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The Royal Canadian Mounted Police (RCMP) is the federal and paramilitary police force in Canada. It is a large organization, with more than 19,000 sworn members and about 10,000 unsworn in 2013. Unlike most national police forces, the RCMP has front-line policing responsibilities at the provincial and local level.

Its history goes back to 1873 when the North-West Mounted Police (NWMP) were formed in Canada’s Northwest Territories as prime minister John A. Macdonald was keen to bring law and order to the area. The catalyst was a drunken skirmish in Saskatchewan between wolf hunters, whiskey traders, and cargo haulers that became known as the Cypress Hills massacre.

The NWMP was based on the Royal Irish Constabulary, and the first commissioner, George Arthur French, went to Ireland to learn its practices. The new force of 22 officers and 287 men marched west from Manitoba to Alberta with their equipment and animals in July 1874. They were able to contain the whiskey trade when a group led by Superintendent James Morrow Walsh set up a post at Cypress Hills. The force’s headquarters were in this area from 1878 to 1883. The RCMP also built good relations with the First Nations’ peoples, Walsh and Sitting Bull becoming firm friends. The force helped end the North-West Rebellion in 1885 but not without heavy losses.

In the late 1890s, the NWMP kept the peace at the Klondike Gold Rush. It established various rules, enforced the law, collected customs duties, inspected boats, and generally maintained order, although gambling and prostitution were rife. The force’s success at Klondike ensured its continued existence, despite House of Commons discussions to dissolve it.

Its jurisdiction extended steadily, to the Yukon Territory in 1895, Alberta and Saskatchewan provinces in 1905 and Manitoba in 1912. King Edward VII named it the Royal North-West Mounted Police (RNWMP) in 1904. During World War I, it conducted border patrols and enemy surveillance and enforced national security regulations. In 1918, some of its members were part of the Canadian Siberian Expeditionary Force in Vladivostok, during the Russian Revolution.

The organization was used to quell strike action in Winnipeg in 1919 and at other industrial confrontations. Its image deteriorated and again it faced dissolution. However, in 1920 it became the Royal Canadian Mounted Police (RCMP) after merging with the Dominion Police, a force that was set up in 1868 to protect Ottawa’s parliament buildings.

The new body was to enforce federal laws across Canada. It was also responsible for national security and intelligence, and closely monitored groups such as the Communist Party of Canada as well as Chinese and Ukrainian communities. It continued the RNWMP’s role of breaking up strikes. The RCMP Marine Section was created in 1932, patrolling the country’s Arctic territory. In 1939, the RCMP Security Service was set up as a specialized intelligence unit.

In the postwar period, the RCMP Security Service decided to weed out undesirables from the public sector after Russian defector Igor Gouzenko revealed Soviet espionage activity. The RCMP targeted communism and then homosexuality. It developed a device that became known as the “fruit machine” to measure changes in a man’s pupil dilation when viewing pictures of nude men, which was supposed to determine if a man was gay. It operated the gadget in the 1950s and 1960s. Despite inconclusive results and funding being cut, the RCMP continued gathering information until it had files on more than 9,000 suspected homosexuals.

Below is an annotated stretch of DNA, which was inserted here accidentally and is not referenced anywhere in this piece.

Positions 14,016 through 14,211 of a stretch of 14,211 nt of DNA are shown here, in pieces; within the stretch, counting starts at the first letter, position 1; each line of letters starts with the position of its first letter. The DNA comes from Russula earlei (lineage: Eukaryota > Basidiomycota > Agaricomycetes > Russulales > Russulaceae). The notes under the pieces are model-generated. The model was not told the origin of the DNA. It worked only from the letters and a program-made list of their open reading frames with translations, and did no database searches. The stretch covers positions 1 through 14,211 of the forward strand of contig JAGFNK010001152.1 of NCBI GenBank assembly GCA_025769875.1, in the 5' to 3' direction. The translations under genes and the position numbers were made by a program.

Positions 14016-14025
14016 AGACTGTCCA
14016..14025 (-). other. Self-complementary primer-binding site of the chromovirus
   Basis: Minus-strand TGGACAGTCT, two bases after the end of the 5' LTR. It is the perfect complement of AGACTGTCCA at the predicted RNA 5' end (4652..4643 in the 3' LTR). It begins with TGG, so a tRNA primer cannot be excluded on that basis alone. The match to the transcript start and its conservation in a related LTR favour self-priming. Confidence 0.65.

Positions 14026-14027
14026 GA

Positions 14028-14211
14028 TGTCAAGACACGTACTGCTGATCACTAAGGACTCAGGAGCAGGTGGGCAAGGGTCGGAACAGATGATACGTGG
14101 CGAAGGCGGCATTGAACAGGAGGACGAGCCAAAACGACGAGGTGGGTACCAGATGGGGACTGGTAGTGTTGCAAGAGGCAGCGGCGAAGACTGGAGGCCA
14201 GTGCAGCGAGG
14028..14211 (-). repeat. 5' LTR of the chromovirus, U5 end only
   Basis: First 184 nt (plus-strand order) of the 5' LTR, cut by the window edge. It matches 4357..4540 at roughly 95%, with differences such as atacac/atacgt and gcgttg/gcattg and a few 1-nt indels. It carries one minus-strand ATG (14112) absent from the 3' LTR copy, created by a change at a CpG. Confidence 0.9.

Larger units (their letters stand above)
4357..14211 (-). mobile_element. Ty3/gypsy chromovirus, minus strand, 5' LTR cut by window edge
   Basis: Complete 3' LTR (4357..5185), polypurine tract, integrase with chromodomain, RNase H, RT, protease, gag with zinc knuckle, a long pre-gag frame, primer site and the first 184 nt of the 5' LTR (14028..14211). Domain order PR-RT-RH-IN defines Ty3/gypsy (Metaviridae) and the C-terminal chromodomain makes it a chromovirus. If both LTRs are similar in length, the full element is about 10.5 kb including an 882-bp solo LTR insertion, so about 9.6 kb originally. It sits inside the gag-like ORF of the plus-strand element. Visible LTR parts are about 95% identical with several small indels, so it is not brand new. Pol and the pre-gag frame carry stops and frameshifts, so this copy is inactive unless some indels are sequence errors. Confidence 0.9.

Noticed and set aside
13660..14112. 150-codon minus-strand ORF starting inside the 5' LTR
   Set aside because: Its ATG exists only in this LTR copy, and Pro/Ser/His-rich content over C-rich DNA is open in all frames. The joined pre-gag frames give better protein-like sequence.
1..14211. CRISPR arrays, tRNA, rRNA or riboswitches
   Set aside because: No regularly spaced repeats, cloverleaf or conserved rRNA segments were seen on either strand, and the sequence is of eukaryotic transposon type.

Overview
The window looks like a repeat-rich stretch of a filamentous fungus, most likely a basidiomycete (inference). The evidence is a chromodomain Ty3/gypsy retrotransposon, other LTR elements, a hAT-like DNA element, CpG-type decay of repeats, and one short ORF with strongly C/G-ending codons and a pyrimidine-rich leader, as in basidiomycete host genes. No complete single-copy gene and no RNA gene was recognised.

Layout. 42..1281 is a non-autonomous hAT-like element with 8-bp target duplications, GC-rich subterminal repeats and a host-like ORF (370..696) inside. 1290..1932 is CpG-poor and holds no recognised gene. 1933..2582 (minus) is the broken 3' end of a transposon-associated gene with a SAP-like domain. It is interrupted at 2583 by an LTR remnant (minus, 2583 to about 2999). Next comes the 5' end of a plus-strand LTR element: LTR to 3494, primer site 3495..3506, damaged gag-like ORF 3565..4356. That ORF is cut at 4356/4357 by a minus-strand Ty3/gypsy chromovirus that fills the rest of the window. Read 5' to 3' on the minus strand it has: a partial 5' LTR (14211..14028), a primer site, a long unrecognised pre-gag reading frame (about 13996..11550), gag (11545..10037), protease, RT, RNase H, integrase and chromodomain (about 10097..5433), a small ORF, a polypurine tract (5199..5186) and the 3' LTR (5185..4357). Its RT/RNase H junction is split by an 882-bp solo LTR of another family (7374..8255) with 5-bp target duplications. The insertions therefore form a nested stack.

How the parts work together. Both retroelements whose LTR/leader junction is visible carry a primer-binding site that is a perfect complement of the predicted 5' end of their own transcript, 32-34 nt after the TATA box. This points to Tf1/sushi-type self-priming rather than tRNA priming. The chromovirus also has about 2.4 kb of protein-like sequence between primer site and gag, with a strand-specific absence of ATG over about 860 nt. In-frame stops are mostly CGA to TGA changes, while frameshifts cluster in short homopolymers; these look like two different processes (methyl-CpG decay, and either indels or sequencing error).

Women first joined the ranks of the Royal Canadian Mounted Police in 1974, with 32 females comprising Troop 17. The first female to become a corporal was in 1981. The first to serve in a foreign post was in 1987. A woman was made a detachment commander in 1990 and the first female officers were appointed in 1992. The force had its first female Assistant Commissioner in 1998 and its first female (interim) Commissioner in 2006 before a male civilian got the top job in 2007, the first non-officer to do so.

In the late 1970s, the RCMP Security Service was accused of stealing the documents of separatist Parti Quebecois, setting fire to a barn, and other crimes. The “Royal Commission of Inquiry into Certain Activities of the RCMP” resulted in intelligence duties being removed to a new separate organization, the Canadian Security Intelligence Service, in 1984. Later, in 1993, the RCMP lost its counter-terrorism unit, the Special Emergency Response Team, to the Canadian Armed Forces.

Controversy continues to haunt the Royal Canadian Mounted Police. Since 1994, it has provided training and support for the Haitian National Police, an organization that attracts plenty of allegations of human rights abuses. In recent years, a number of officers have been killed and several suspects have died during RCMP operations. The Canadian Government had to pay $10.5 million to Maher Arar when the RCMP provided wrong information, leading to his imprisonment and torture in a Syrian gaol. In 2007, the Canadian Press named the RCMP as Canadian Newsmaker of the Year.

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